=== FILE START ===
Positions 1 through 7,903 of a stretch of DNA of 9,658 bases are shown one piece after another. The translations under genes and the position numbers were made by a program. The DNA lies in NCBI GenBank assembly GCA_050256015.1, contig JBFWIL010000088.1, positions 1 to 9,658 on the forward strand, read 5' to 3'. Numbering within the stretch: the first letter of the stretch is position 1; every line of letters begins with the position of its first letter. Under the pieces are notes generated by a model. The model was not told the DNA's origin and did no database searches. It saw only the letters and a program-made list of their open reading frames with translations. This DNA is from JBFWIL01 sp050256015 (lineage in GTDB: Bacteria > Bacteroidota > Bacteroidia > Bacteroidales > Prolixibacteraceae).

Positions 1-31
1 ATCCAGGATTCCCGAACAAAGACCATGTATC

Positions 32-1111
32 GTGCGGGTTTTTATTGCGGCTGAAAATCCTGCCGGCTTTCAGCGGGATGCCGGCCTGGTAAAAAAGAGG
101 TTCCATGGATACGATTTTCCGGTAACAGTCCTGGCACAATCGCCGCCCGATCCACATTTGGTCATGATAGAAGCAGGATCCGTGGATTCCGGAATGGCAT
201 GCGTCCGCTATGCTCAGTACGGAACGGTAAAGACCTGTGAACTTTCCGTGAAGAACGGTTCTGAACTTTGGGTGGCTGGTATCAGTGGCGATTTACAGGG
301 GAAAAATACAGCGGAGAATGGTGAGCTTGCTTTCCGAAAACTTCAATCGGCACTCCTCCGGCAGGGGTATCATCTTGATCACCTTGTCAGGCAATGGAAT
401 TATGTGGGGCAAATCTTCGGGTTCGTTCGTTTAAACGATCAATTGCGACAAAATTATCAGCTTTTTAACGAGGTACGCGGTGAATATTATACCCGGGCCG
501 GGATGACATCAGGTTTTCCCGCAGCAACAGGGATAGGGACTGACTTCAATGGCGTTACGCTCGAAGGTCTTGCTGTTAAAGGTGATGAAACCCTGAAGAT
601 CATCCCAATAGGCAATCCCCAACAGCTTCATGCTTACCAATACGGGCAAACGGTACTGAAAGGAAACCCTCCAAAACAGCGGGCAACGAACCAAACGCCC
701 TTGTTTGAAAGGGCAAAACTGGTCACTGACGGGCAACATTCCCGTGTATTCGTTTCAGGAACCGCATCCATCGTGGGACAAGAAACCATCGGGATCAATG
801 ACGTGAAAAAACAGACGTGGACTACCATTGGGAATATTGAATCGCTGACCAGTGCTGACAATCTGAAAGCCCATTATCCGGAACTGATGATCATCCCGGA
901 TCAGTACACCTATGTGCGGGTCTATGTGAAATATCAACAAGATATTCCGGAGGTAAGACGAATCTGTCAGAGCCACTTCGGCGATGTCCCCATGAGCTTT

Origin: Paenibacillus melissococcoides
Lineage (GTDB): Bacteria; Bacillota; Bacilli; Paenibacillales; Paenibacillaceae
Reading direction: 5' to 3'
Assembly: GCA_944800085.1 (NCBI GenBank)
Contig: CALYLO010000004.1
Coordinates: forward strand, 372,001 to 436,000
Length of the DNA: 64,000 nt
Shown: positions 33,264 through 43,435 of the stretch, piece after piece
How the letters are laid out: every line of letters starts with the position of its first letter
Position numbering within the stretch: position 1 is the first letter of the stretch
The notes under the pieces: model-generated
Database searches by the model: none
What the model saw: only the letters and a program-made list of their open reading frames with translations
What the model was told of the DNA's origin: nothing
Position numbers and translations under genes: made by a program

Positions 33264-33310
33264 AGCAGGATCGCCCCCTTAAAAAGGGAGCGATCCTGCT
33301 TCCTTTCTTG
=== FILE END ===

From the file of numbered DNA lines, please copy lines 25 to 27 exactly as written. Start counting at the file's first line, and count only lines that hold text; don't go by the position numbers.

The notes under the pieces: model-generated
Database searches by the model: none
What the model saw: only the letters and a program-made list of their open reading frames with translations